How I Confronted Loneliness During the Pandemic
I am currently in my apartment surrounded by the comfort of plants (two ferns, two fiddle leaf fig trees, two orchids and a succulent) and the undying love of my eight-month-old puppy—new editions to my home since the beginning of the pandemic. COVID-19 forced many people, including myself, to improvise and find new ways to ignite passion and happiness in their lives when forced to live a life indoors. A life without in-person interaction, support and community—basically the middle of Maslow’s hierarchy of needs. A life alone, for many.
I write from the perspective of a single, gay 33-year-old living in Manhattan, but loneliness affects everyone. Many people feel lonely and trapped in relationships. Many people feel unheard and misunderstood by their friends and family. One in three people in the U.S. are affected by coronavirus loneliness. Often, people rely on daily distractions, whether it be going into the workplace or getting drinks with friends (often more drinks than one should) or going to a workout class. When daily life as we knew it was ripped away from us in March 2020, people had to face an unspoken truth: we often feel alone.
No matter how many television shows you watch, how many books you read, how many loaves of sourdough bread you make, loneliness is there waiting for you. Just around the corner, sitting patiently until you are done practicing your latest newfound hobby. Loneliness, we find, is unavoidable.
When left alone with your thoughts for too long, the same questions often pop up: Will I always be alone? Will I find a partner to share my life with? Will I ever achieve anything professionally? Will I ever not live paycheck to paycheck? The intense desire to avoid these daunting introspections led to my turning my small, city apartment into an urban jungle, ferocious eight-pound beast included. How does one counteract loneliness? With life. Taking care of living creatures—plants and my dog—have given me purpose, as silly as it sounds. Their effect on my mood is visible. Nature is magical. Life has soothed my loneliness.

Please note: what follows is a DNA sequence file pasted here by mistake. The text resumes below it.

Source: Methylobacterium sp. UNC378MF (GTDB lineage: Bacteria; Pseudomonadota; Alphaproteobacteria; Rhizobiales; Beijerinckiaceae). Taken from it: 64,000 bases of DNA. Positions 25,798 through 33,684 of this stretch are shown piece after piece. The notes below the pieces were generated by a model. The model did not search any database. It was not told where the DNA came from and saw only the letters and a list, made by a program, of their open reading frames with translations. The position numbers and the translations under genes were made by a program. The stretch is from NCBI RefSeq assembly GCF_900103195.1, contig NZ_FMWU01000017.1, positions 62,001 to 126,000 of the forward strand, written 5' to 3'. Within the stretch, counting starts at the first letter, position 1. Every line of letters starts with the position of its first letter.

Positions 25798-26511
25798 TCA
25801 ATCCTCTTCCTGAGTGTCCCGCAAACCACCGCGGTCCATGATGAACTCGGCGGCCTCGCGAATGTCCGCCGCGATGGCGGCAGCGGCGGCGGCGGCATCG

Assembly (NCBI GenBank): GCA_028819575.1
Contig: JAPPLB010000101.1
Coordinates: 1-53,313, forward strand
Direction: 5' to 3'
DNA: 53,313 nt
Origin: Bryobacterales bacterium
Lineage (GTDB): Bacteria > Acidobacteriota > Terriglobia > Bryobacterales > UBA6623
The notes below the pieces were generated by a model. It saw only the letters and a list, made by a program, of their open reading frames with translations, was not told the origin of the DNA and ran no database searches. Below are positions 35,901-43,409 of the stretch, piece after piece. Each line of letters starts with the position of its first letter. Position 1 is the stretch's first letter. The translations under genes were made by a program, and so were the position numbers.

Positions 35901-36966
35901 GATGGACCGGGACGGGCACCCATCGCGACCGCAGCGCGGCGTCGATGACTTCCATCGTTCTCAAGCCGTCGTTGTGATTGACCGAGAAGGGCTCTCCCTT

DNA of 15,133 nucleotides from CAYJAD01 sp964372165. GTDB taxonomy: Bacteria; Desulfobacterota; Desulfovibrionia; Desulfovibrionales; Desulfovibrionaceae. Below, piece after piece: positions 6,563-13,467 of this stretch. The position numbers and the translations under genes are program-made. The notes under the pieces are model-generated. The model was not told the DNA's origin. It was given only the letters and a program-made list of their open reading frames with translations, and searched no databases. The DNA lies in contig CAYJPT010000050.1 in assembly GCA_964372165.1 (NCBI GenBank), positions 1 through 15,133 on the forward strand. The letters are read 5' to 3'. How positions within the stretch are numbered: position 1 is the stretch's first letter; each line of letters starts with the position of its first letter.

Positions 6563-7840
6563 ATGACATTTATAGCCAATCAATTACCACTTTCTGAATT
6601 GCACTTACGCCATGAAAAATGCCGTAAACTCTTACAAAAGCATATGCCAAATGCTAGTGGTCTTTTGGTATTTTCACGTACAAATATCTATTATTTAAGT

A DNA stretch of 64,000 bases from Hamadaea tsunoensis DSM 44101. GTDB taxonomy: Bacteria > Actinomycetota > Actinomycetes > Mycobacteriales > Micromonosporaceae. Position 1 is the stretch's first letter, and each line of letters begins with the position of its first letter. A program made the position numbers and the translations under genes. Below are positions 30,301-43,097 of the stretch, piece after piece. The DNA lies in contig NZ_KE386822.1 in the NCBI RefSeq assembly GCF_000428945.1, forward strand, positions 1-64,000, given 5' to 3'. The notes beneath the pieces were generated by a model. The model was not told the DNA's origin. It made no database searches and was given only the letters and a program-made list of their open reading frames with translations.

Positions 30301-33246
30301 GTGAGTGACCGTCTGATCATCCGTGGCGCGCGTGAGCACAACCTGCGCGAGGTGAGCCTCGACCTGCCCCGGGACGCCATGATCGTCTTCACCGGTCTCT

At the same time, it is important not to run away from loneliness. Loneliness, when all is said and done, is a part of life. Acknowledging that I felt lonely led me to have beneficial conversations with friends and my therapist to figure out why I was feeling this way. In my case, I was holding myself to the standard of a picture-perfect life I had created in my head but not yet achieved. And now I was even less close (thanks, pandemic). This exacerbated the question: Will I be alone forever? I journaled about it. I meditated on it. At times it felt overwhelming, but eventually I was able to say to myself, Oh hey, that’s my loneliness, and move on. Like most people, I do worry about my future. But that is not necessarily bad. It can prompt change.
Loneliness allowed me to write the manuscript for a book and sign a deal with a book agent. Loneliness allowed me to start my own company that launches this fall. It is hard to tell if these accomplishments were just more distractions from my loneliness—a bit of a chicken or the egg scenario. Did being lonely incite these projects, or did I dive into these projects to avoid feeling alone? Regardless, the net benefit has been positive. These two career shifts have reinvigorated me and reminded me that I can indeed feel passion after years of boredom and insecurity in prior jobs.
As more and more vaccines are rolled out and the hope of returning to our former lives grows, let us not forget our feelings of loneliness. Loneliness humanizes us and inspires us to learn new things about ourselves. Loneliness is universal—we all feel it, so let’s talk about it with each other.
Be kind to one another. And cherish being able to be in the physical presence of friends and community once more.
Plants are great, but people are even better.
Image by Justin Novello on Unsplash